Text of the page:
Researchers presented the "2014 Integrated Africa Cancer Fact Sheet & Summary Score Card" during the 8th Stop Cervical, Breast and Prostate Cancer in Africa (SCCA) conference, held in Windhoek, Namibia from July 20 to 22, noted that cancer is a growing health problem in many developing countries and that breast and cervical cancer are the most common forms affecting African women.

The report said that sexually transmitted diseases (STDs) play a major role in reproductive system cancers and that young girls who engage in sexual activity risk getting, among other STDs, the human papilloma virus (HPV), some strains of which are linked to cervical cancer.

The report said although HPV infections are common in healthy women, they are usually fought off by the body’s immune system, with no discernible symptoms or health consequences.

The Cancer Association of South Africa points out that of the scores of HPV types, 14 of the more than 40 sexually transmitted varieties are considered "high risk" for causing serious illness, while two, HPV-16 and HPV-18, are linked to cervical cancer.

“Long-term use of oral contraceptives is also associated with increased risk [of cancer], and women living with HIV-AIDS are at increased risk of cervical cancer,” the report said.

Dr. Thandeka Mazibuko, a South African oncologist, told the conference attendees that when an 18-year-old is diagnosed with cervical cancer, “this means sex is an important activity in her life and she indulged from a young age.”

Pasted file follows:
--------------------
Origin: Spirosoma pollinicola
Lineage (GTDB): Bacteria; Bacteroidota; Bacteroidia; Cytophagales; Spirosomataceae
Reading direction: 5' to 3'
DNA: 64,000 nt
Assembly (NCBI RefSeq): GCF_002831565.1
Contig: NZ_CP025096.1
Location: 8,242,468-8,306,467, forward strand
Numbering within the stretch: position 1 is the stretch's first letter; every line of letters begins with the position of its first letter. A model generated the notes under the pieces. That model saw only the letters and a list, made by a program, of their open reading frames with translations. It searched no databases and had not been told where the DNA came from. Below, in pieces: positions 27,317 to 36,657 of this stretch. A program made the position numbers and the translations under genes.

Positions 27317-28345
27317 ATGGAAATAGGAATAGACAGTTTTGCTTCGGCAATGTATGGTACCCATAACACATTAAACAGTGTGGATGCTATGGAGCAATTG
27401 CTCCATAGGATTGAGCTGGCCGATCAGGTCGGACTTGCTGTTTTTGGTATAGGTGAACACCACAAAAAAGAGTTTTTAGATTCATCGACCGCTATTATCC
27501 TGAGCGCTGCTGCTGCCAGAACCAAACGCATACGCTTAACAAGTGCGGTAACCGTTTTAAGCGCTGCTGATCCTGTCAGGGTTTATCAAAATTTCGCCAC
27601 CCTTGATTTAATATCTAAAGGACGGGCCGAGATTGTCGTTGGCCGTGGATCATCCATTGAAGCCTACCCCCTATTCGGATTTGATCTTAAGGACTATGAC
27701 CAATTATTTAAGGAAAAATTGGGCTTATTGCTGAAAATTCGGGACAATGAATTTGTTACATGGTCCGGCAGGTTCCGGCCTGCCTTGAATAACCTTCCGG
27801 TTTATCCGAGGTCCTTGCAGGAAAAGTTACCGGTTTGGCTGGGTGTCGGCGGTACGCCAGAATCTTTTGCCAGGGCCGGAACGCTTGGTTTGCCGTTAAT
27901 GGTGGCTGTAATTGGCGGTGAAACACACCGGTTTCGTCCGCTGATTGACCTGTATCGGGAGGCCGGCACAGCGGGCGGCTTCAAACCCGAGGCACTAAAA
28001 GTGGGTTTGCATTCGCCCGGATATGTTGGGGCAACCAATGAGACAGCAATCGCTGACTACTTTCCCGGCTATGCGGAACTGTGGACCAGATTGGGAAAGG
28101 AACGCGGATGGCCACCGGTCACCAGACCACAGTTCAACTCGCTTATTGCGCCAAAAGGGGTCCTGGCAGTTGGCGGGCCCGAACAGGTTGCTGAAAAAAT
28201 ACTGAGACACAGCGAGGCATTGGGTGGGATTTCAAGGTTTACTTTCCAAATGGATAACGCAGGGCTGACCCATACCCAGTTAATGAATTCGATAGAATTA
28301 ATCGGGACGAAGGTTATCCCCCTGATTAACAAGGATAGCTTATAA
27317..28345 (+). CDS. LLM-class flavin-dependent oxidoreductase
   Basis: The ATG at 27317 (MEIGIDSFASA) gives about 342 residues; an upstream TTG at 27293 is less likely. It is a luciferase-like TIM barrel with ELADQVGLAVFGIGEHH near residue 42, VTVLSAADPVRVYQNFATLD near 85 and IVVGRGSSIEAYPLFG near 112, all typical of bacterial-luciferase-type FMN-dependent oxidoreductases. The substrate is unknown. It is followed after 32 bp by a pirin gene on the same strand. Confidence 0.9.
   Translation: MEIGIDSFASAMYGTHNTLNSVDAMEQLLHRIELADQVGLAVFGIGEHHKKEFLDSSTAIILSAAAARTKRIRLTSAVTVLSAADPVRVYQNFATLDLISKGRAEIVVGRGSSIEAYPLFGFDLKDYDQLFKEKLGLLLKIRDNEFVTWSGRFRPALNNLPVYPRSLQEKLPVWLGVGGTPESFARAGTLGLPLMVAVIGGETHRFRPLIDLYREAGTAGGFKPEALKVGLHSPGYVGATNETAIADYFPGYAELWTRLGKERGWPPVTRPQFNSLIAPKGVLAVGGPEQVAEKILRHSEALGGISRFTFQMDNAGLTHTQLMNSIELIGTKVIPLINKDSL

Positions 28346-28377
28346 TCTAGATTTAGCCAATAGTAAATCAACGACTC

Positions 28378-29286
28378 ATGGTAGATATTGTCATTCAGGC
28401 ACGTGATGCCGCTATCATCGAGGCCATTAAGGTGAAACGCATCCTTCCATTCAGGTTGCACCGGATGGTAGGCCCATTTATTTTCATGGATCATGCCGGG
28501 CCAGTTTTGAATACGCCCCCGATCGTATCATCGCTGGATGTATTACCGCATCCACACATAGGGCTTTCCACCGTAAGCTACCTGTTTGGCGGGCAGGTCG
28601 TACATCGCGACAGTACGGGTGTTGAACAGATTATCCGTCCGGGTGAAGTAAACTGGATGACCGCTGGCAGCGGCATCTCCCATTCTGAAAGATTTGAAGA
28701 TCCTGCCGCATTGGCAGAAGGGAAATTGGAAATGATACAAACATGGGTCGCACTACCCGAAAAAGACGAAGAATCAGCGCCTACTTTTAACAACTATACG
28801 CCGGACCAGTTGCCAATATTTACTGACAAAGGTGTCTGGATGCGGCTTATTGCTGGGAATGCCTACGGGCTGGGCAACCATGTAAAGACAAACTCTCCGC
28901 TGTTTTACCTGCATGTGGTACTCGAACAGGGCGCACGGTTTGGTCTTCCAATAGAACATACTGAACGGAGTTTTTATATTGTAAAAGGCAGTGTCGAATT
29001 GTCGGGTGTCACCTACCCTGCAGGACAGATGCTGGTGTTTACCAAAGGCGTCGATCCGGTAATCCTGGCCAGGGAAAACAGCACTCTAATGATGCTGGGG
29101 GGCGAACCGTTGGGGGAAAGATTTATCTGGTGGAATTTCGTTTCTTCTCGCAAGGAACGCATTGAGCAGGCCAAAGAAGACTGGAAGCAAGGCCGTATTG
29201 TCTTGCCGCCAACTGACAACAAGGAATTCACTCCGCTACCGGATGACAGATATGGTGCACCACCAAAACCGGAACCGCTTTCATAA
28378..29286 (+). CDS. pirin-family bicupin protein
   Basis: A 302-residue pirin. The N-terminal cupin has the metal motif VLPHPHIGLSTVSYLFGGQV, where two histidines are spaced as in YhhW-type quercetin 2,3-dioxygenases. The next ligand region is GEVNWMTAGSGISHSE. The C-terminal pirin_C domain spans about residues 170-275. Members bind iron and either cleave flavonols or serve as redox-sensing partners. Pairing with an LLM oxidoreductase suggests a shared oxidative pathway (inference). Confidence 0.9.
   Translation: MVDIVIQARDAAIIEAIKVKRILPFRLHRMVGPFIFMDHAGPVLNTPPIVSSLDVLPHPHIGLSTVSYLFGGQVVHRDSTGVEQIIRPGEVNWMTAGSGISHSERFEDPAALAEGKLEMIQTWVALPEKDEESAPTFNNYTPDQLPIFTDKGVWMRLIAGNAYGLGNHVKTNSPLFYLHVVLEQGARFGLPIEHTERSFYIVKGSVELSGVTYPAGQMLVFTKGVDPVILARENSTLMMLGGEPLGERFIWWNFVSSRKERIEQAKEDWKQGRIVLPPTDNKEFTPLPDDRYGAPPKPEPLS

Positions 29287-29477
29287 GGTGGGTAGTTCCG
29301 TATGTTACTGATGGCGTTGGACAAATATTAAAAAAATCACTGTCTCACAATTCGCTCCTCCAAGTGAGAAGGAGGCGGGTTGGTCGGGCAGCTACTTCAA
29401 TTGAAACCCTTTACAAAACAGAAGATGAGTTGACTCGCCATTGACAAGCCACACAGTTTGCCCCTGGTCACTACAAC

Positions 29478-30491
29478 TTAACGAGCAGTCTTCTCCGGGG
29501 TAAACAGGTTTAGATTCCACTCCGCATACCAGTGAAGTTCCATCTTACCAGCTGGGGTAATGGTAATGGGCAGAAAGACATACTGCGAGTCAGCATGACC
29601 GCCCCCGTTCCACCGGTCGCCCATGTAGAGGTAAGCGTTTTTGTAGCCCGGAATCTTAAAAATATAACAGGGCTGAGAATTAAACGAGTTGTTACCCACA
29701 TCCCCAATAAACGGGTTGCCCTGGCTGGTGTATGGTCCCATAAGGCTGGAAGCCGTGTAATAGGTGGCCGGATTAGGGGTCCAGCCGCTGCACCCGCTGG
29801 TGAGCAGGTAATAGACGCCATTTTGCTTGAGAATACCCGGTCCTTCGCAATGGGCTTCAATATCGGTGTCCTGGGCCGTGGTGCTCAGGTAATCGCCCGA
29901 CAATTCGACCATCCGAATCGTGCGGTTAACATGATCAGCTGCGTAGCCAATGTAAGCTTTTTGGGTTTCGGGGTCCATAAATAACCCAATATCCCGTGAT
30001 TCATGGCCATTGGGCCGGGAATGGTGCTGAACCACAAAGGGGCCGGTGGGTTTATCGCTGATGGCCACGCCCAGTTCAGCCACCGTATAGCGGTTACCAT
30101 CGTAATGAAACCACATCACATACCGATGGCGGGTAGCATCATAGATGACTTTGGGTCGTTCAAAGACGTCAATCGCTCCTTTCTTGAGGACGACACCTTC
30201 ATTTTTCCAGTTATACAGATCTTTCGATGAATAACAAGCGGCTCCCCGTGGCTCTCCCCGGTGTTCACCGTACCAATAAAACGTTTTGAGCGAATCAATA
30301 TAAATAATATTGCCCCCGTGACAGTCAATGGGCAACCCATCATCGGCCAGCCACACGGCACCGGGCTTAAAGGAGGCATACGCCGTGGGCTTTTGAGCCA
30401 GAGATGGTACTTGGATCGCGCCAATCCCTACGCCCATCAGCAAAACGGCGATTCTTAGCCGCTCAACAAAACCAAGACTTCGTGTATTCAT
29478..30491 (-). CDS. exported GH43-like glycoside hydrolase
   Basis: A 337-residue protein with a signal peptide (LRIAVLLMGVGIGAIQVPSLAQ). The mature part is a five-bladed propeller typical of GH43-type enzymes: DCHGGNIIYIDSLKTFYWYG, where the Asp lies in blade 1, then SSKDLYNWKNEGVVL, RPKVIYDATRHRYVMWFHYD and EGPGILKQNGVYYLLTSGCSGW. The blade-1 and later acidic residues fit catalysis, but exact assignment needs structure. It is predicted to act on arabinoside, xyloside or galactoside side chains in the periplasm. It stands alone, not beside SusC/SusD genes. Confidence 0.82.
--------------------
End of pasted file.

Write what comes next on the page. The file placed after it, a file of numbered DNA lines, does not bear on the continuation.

Mazibuko said the standard treatment for cancer of the cervix is seven weeks of radiation therapy.

“After the treatment they cannot have sex with their husbands or partners. They cannot bear children because everything has been closed up. Some may still have the womb but radiation makes them infertile,” Mazibuko said, according to a report in The Namibian.

Statistics from the Cancer Association of Namibia show that cases of cervical cancer have risen from 129 in 2005 to 266 in 2012.

The SCCA Conference theme was, "Moving forward to end Cervical Cancer by 2030: Universal Access to Cervical Cancer Prevention."

In his keynote address, host and Namibian President Hifikepunye Lucas Pohamba urged African countries to help each other to expand and modernize health care delivery in the continent.

"Within the context of the post-2015 Development Agenda and sustainable development goals, the provision of adequate health care to African women and children must be re-emphasized," said the president, according to AllAfrica.

The Namibian leader urged mothers to breastfeed their children for at least six months as a measure to prevent breast cancer.


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Hilary White Hilary White Follow Hilary

Allow ‘lethal injection’ for poor to save on palliative care: Lithuanian health minister

Hilary White Hilary White Follow Hilary
By Hilary White

Euthanasia is a solution for terminally ill poor people who cannot afford palliative care and who do not want to “see their families agonize” over their suffering, Lithuania’s health minister said last week.

In an interview on national television, Minister Rimantė Šalaševičiūtė added that the Belgian law on child euthanasia ought to be “taken into account” as well. 

Šalaševičiūtė told TV3 News that Lithuania, a country whose population is 77 percent Catholic, is not a welfare state and cannot guarantee quality palliative care for all those in need of it. The solution, therefore, would be “lethal injection.”

“It is time to think through euthanasia in these patients and allow them to make a decision: to live or die,” she said.